RUNNING IS THE CANVAS, WRITING IS THE COLORS
By Michael Selman
Who has ever been able to adequately answer the question of
why a runner runs? A singular answer cannot do the query
justice, because everybody runs for different reasons.
Even the same individual runs for different reasons
throughout his or her running career, if, indeed, running
is to endure.
I first started to run primarily for the T-shirts. That's
the honest truth. I was always an avid T-shirt collector to
begin with, and earning the coveted cloak, as opposed to
buying it, added an emotional element to this passion. The
race name, distance and date prominently displayed amongst
the sponsors screamed of a personal victory by its very
Although the connection is still there, a T-shirt alone has
not been enough to endure through these past 15 years on
the roads. The next passion element to this running life
was to better my times. PR's were easily achieved when I
was a rookie. In fact, I could count on lowering the bar
just about every time I raced, for the first few months.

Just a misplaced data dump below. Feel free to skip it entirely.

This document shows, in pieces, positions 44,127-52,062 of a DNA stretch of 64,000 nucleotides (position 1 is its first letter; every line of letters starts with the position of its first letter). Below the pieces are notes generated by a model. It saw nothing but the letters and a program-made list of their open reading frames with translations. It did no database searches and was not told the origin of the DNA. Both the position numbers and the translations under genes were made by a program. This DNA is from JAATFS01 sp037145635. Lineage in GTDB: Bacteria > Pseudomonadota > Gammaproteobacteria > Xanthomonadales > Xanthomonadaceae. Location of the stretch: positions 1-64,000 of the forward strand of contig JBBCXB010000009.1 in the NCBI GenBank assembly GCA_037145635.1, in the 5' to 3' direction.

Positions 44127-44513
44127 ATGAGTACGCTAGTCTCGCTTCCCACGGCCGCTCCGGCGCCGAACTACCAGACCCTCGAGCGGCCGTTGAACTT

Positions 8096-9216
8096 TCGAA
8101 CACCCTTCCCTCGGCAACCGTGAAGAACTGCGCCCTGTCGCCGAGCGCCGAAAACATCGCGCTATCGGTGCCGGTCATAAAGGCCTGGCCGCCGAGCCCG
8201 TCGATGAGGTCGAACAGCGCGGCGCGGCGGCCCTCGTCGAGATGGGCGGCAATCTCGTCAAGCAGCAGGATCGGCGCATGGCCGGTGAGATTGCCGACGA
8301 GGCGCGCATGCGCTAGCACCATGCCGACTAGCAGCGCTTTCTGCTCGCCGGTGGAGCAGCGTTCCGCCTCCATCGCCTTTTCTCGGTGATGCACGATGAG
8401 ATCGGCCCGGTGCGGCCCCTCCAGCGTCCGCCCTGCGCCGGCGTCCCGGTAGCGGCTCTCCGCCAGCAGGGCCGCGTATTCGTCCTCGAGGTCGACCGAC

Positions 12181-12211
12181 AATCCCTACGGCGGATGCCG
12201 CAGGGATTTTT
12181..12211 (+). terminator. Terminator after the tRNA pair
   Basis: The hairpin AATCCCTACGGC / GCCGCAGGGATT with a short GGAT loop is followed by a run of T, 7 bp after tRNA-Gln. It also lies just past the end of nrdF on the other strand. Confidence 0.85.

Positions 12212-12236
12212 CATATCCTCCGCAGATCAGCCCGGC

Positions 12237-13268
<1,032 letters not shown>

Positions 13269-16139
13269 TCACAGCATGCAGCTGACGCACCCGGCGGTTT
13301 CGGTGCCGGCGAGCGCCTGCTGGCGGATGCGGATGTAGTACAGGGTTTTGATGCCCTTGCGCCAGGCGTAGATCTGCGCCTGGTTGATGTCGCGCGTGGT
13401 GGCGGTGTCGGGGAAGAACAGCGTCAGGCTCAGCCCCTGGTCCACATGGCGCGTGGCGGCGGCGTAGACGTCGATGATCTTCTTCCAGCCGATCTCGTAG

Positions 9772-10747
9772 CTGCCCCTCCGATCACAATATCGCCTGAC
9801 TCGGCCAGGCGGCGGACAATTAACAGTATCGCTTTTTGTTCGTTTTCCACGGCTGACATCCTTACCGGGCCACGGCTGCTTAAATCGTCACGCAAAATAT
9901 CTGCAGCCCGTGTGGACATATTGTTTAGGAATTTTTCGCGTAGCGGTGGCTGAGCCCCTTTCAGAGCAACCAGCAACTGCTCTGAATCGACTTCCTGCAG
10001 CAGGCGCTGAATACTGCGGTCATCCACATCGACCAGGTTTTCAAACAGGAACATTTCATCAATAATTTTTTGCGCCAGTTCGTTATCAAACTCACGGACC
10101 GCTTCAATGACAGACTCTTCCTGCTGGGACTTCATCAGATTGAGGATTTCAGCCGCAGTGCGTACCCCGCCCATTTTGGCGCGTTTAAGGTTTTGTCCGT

After a few years, PR's faded into memories of faster
times. There still had to be a passion to drive me to
continue. Running had to take on a new meaning for me.
Running became my canvas. A sacred time for me and me
alone, to think about whatever I wanted to think about. I
also discovered, at about the same time, that I could write
about my running thoughts and people would appreciate the
thoughts I was thinking. If running was my canvas, then
the written words that followed must then be my colors.
Funny how I never thought myself the artist, but there was
one, fighting to break out of a linear mold.
A couple of weeks ago, I took a week off from work, so I
could spend time with my daughter, who had flown down from
her home in North Carolina for a visit. She was once
Daddy's little girl, but now, she has grown into quite the
beautiful young woman of 13. As she has matured, we have
grown more distant, which, I suppose is to be expected.
The things that go through a 13-year old girl's mind are
not easily shared with her father.
We planned several things for the week she was here. We
went shopping, which is a passion of hers right now, but we
didn't talk too much. Neither one of us knew quite what
our common ground was any more. We went to Stone Mountain,
and checked out a rock where everybody sticks their gum on
the way up or down the granite trail. Her name, which had
been scrawled with a piece of Juicy Fruit last year when
she was living with me, was still etched in the rock, for
all to see. We laughed at its endurance, but we didn't
talk about anything too important that day. After about
five minutes of walking around the top of the mountain, she
was ready to go. She had seen what she had come for, and
the trip to Stone Mountain was complete. As we drove home,